By way of Follow Me Here, Gizmodo looks at five massive telescopes that will change the game, including the James Webb Space Telescope, a.k.a. Hubble 2.0. “Since blowing past its initial budget and launch data, NASA promises the ambitious project is on-track for 2018. And it better, because astronomers are eagerly awaiting its data.”
And here’s your counterpoint: Creationist Ken Buck argues that space exploration is a boondoggle because aliens are going to Hell anyway. “Ham argued that ‘secularists are desperate to find life in outer space’ as a part of their ‘rebellion against God in a desperate attempt to supposedly prove evolution.'”
Erm, yeah. I would hope the John Olver rule is in effect if and when this fellow is inevitably queried about his views on television, against Bill Nye or Neil DeGrasse Tyson or somesuch.
New planets have been discovered at a pretty decent clip of late. But, in a milestone, NASA’s Kepler Telescope finds in Kepler 186f, 500 light years away, “the first Earth-size planet orbiting a star in the ‘habitable zone’ — the range of distance from a star where liquid water might pool on the surface of an orbiting planet.” (“Earth-size” being the key word here — Kepler has previously found larger planets in the habitable zone.) To put it all down and start again, from the top to the bottom and then…
Update: Interesting speculation: Does Kepler 186f bode ill for our future? “This apparent absence of thriving extraterrestrial civilizations suggests that at least one of the steps from humble planet to interstellar civilization is exceedingly unlikely. The absence could be caused because either intelligent life is extremely rare or intelligent life has a tendency to go extinct.”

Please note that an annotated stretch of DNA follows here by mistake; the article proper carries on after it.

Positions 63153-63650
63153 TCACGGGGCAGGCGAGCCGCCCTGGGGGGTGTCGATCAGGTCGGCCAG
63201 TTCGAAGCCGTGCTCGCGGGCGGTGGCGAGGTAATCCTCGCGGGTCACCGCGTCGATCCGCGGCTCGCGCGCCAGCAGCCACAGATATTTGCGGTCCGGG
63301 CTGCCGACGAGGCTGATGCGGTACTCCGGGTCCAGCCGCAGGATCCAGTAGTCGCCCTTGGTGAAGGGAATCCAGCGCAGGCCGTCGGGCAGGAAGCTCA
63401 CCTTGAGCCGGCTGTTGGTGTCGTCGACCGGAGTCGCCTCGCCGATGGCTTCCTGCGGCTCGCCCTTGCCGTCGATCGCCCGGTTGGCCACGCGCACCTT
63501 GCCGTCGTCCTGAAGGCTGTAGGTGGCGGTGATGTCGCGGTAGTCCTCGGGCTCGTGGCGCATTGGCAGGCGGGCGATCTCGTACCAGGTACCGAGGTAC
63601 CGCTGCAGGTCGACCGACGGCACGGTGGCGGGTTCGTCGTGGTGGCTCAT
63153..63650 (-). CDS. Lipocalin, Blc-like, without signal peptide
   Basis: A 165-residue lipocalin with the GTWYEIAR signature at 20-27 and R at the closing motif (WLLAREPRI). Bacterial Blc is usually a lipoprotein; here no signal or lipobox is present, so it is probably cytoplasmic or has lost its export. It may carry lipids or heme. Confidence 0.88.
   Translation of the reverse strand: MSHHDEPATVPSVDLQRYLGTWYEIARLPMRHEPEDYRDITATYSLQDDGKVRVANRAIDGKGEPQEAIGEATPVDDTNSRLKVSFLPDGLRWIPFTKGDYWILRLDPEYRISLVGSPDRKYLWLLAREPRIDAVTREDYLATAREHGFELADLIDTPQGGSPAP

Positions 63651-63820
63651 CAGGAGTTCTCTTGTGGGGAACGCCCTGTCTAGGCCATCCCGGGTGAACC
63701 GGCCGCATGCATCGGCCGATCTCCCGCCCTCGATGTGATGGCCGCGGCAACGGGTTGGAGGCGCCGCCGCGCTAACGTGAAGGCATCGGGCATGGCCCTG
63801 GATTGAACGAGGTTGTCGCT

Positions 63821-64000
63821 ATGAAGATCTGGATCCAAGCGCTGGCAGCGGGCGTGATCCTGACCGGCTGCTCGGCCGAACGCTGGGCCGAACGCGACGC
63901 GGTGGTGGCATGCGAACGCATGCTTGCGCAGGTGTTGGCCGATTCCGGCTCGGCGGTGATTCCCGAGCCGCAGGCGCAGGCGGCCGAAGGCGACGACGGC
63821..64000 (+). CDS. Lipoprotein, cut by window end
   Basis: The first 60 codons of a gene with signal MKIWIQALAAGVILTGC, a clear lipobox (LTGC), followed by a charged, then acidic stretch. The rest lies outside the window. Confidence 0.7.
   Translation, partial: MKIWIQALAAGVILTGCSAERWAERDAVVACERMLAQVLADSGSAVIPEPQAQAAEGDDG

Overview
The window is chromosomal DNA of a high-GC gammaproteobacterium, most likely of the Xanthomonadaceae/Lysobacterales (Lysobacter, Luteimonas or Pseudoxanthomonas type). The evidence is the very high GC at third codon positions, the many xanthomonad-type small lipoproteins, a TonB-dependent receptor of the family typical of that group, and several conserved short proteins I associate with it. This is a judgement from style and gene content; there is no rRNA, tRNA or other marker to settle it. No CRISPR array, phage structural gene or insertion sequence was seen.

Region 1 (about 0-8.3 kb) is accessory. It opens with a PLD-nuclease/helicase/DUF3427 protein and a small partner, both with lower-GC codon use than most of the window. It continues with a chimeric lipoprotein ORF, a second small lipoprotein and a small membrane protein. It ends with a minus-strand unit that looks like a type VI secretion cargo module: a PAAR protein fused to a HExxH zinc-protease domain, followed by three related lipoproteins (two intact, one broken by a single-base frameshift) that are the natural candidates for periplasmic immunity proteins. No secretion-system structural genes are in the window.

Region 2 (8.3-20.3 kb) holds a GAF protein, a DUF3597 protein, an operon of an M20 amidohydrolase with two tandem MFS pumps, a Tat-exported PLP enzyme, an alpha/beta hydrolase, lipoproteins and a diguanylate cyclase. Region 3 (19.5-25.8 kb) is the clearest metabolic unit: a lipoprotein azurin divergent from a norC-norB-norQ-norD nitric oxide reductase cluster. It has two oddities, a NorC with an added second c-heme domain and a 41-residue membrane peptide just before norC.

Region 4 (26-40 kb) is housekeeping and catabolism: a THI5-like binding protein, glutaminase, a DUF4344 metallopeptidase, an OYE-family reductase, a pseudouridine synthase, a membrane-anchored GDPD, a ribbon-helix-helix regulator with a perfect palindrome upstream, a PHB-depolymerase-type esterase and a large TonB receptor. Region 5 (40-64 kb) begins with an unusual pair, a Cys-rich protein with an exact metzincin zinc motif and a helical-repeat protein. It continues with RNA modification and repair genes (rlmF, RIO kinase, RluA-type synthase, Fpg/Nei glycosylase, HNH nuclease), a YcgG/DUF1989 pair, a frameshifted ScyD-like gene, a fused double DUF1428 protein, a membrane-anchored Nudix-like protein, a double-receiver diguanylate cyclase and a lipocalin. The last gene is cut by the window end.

NASA sets aside some money for a robotic mission to Europa. “No details have been decided yet, but NASA chief financial officer Elizabeth Robinson said Tuesday that it would be launched in the mid-2020s.”
NASA announces 715 new planets found by the Kepler telescope, and that’s only from the first two years of data. “About 94 percent of the new alien worlds are smaller than Neptune, researchers said, further bolstering earlier Kepler observations that suggested the Milky Way galaxy abounds with rocky planets like Earth…four of the worlds are less than 2.5 times the size of Earth and reside in the ‘habitable zone,’ that just-right range of distances that could allow liquid water to exist on their surfaces.”
Via io9, Scientists at NASA’s JPL find the strongest evidence of currently extant water on Mars yet. “We still don’t have a smoking gun for existence of water…Although we’re not sure how this process would take place without water.”
Where do bad folks go when they die? They don’t go to heaven where the angels fly. Mars? Hrm…well, maybe. Curiosity finds the remnants of what appears to be an ancient Martian lake in Yellowknife Bay, part of Gale Crater. Unfortunately, “[e]ven if there were fossils in the mudstone, Curiosity doesn’t have the right kind of equipment to see them. That job will be left to the Mars rover set to launch in 2020.”
(Klaatu barada nitko?) All that being said, one Comic-Con remake reveal I can get excited about — although “Executive Producer Seth McFarlane” gives me a moment of pause — is Neil DeGrasse Tyson’s upcoming 13-episode reboot of Cosmos.